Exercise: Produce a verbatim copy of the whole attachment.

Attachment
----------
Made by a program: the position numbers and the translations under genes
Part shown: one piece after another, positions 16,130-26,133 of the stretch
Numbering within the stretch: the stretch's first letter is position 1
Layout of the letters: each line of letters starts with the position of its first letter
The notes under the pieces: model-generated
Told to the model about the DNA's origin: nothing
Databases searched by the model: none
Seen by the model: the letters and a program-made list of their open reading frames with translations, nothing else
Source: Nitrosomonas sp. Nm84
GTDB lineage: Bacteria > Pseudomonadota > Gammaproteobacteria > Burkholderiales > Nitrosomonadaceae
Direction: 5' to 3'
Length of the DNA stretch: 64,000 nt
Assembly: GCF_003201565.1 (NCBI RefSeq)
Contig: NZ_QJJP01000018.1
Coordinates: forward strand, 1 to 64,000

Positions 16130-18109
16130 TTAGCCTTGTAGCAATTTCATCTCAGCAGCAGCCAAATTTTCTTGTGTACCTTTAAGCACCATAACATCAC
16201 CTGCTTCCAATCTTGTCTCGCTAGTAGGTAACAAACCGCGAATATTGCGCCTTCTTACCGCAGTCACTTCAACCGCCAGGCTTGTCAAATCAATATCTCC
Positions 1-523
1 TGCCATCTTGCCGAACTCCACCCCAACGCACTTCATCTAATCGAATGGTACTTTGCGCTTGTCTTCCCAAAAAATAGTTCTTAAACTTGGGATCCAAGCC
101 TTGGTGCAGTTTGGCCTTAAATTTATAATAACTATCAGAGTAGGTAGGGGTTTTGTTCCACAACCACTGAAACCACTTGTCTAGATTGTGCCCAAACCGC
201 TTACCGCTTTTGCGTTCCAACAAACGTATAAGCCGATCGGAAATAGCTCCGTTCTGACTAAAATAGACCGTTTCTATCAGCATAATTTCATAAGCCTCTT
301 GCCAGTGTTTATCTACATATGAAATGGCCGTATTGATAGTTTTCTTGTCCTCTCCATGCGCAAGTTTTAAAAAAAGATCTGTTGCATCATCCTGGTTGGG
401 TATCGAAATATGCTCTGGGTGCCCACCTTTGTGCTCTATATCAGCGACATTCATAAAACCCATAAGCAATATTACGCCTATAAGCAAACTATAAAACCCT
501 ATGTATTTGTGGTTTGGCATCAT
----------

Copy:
Made by a program: the position numbers and the translations under genes
Part shown: one piece after another, positions 16,130-26,133 of the stretch
Numbering within the stretch: the stretch's first letter is position 1
Layout of the letters: each line of letters starts with the position of its first letter
The notes under the pieces: model-generated
Told to the model about the DNA's origin: nothing
Databases searched by the model: none
Seen by the model: the letters and a program-made list of their open reading frames with translations, nothing else
Source: Nitrosomonas sp. Nm84
GTDB lineage: Bacteria > Pseudomonadota > Gammaproteobacteria > Burkholderiales > Nitrosomonadaceae
Direction: 5' to 3'
Length of the DNA stretch: 64,000 nt
Assembly: GCF_003201565.1 (NCBI RefSeq)
Contig: NZ_QJJP01000018.1
Coordinates: forward strand, 1 to 64,000

Positions 16130-18109
16130 TTAGCCTTGTAGCAATTTCATCTCAGCAGCAGCCAAATTTTCTTGTGTACCTTTAAGCACCATAACATCAC
16201 CTGCTTCCAATCTTGTCTCGCTAGTAGGTAACAAACCGCGAATATTGCGCCTTCTTACCGCAGTCACTTCAACCGCCAGGCTTGTCAAATCAATATCTCC
Positions 1-523
1 TGCCATCTTGCCGAACTCCACCCCAACGCACTTCATCTAATCGAATGGTACTTTGCGCTTGTCTTCCCAAAAAATAGTTCTTAAACTTGGGATCCAAGCC
101 TTGGTGCAGTTTGGCCTTAAATTTATAATAACTATCAGAGTAGGTAGGGGTTTTGTTCCACAACCACTGAAACCACTTGTCTAGATTGTGCCCAAACCGC
201 TTACCGCTTTTGCGTTCCAACAAACGTATAAGCCGATCGGAAATAGCTCCGTTCTGACTAAAATAGACCGTTTCTATCAGCATAATTTCATAAGCCTCTT
301 GCCAGTGTTTATCTACATATGAAATGGCCGTATTGATAGTTTTCTTGTCCTCTCCATGCGCAAGTTTTAAAAAAAGATCTGTTGCATCATCCTGGTTGGG
401 TATCGAAATATGCTCTGGGTGCCCACCTTTGTGCTCTATATCAGCGACATTCATAAAACCCATAAGCAATATTACGCCTATAAGCAAACTATAAAACCCT
501 ATGTATTTGTGGTTTGGCATCAT